Fig. 6
Fig. 6
Close modal

Looking now at the data for set 2 (end-of-life parts) we see a reduction in coolant capacity between ‒6.27% and ‒5.43% for the film cooling holes (mean of ‒5.77% across three parts) and between ‒24.7% and ‒9.79% for the TE slot (mean of ‒16.8% across three parts). In contrast to the set 1 data, the decrease in coolant capacity of the film cooling holes appears to be primarily due to shrinkage of holes in the region of spalled TBC (spallation region shown in Fig. 1(b)), due to local over-heating of the part (similar effect to the TE slot collapse) This is shown in Fig. 6(d), marked C (LE of vane S2-V4). Interestingly, the effect is partially offset by enchained cracking between holes (marked D in Fig. 6(d)), leading to weeping flow through the cracks. As for set 1 parts, the decrease in TE flow for the set 2 parts is due to partial collapse of the TE slot. The radial extent of this was, on average, greater for the set 2 parts than the set 1 parts, on account of more severe TE overheating. This is consistent with greater radial extent of TE burn-back for the set 2 parts. Extreme burn-back (greater than the parts shown in the present study) would potentially lead to a reversing of this effect, due to an increase in slot width in the direction towards the LE of the vane. The impact of a change in film cooling flow capacity and TE flow capacity on aerodynamic loss will be considered in the next section.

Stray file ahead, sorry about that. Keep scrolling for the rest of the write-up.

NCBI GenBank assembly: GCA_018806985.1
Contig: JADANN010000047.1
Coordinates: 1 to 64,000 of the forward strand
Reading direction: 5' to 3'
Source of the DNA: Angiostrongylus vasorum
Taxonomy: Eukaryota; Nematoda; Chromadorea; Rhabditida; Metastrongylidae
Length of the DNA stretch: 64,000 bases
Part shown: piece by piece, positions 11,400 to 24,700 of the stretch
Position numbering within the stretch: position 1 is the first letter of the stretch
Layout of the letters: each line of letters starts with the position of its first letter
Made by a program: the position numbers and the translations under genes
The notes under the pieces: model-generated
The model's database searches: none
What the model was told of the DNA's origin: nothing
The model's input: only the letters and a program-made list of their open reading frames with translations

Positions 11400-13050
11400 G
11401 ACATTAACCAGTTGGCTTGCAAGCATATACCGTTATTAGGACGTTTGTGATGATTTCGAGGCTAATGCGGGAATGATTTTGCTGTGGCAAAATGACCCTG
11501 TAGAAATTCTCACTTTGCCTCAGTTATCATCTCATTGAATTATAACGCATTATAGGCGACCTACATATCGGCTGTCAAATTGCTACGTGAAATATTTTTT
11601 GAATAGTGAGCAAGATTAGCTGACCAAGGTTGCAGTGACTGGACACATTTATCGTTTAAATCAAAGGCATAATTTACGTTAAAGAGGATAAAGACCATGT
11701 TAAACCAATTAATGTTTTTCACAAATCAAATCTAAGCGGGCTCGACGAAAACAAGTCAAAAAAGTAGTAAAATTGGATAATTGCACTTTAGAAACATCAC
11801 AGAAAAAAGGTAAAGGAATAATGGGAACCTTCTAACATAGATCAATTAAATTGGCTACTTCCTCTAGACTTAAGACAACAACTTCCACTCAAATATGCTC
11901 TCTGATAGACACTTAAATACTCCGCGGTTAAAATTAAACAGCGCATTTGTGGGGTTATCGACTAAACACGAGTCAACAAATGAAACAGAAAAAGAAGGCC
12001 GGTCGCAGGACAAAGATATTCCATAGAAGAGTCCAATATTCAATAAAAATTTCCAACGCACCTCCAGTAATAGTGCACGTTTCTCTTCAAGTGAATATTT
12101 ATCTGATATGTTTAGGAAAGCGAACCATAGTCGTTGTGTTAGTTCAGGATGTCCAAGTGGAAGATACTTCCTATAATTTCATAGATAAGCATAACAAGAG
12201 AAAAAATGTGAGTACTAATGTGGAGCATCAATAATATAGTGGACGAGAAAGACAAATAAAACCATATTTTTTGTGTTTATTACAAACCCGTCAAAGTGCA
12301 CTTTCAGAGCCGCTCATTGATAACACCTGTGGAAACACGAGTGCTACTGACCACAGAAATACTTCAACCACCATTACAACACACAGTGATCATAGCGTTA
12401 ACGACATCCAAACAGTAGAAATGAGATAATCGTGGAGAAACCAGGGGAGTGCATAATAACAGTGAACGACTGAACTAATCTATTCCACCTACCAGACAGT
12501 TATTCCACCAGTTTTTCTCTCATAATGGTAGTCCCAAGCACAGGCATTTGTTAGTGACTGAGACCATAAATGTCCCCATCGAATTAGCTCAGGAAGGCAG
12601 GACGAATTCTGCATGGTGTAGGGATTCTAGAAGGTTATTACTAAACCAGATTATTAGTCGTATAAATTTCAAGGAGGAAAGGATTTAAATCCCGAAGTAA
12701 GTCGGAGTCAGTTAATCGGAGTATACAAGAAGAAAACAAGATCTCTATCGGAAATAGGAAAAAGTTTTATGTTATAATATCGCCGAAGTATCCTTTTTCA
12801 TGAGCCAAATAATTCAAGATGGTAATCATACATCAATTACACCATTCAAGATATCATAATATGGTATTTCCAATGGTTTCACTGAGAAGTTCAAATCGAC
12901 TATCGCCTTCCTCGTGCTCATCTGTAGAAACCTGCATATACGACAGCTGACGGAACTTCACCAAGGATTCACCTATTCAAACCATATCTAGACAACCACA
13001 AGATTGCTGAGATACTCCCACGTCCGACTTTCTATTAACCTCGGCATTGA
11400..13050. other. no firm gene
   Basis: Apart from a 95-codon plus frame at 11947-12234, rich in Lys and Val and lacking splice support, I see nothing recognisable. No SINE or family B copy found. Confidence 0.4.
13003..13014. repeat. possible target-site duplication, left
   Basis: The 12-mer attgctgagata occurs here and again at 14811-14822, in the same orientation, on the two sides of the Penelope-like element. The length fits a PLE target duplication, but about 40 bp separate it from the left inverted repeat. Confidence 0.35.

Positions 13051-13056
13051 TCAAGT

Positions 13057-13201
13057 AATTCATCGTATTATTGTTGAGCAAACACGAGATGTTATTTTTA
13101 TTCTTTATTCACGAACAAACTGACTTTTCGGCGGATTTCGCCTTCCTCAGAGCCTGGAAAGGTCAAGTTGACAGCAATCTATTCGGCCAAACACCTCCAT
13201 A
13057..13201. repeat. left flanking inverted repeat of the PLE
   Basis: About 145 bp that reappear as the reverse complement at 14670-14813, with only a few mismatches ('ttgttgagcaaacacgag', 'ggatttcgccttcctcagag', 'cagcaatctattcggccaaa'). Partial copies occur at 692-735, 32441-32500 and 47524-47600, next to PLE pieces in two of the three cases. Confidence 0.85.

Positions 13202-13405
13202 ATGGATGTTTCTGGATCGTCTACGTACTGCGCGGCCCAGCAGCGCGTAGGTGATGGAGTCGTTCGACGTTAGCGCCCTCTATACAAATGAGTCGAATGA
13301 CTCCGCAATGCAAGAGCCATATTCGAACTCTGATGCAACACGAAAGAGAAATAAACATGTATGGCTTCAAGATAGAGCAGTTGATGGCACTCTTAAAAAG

Local Kinetic Energy Loss Coefficient Distributions.

Results of the downstream aerodynamic surveys are now considered. We defined a local KE loss coefficient ζ′(r, θ) by
$ζ′(r,θ)=1−1−(p2(r,θ)p02(r,θ))χ1−(p2(r,θ)p01)χ$
(3)
where χ = (γ − 1)/γ and γ is ratio of specific heats, p01 is the total pressure upstream of the vanes (assumed uniform), and p02(r, θ) and p2(r, θ) are the total and static pressures measured in the plane of interest downstream of the vanes. A discussion of this, and other performance metrics, is given in Ref. [23].

Figure 7 shows the local distributions of ζ′(r, θ) downstream of the mid-life vanes S1-V1 to S1-V4 (top row, frames ad respectively) and the end-of-life vanes S2-V1 to S2-V4 (bottom row, frames eh respectively). Flow turning is clockwise when viewed from downstream, and data are viewed from downstream. The distribution of ζ′(r, θ) is normalized by the maximum value of ζ′(r, θ) measured across all the data presented.

Fig. 7
Fig. 7
Close modal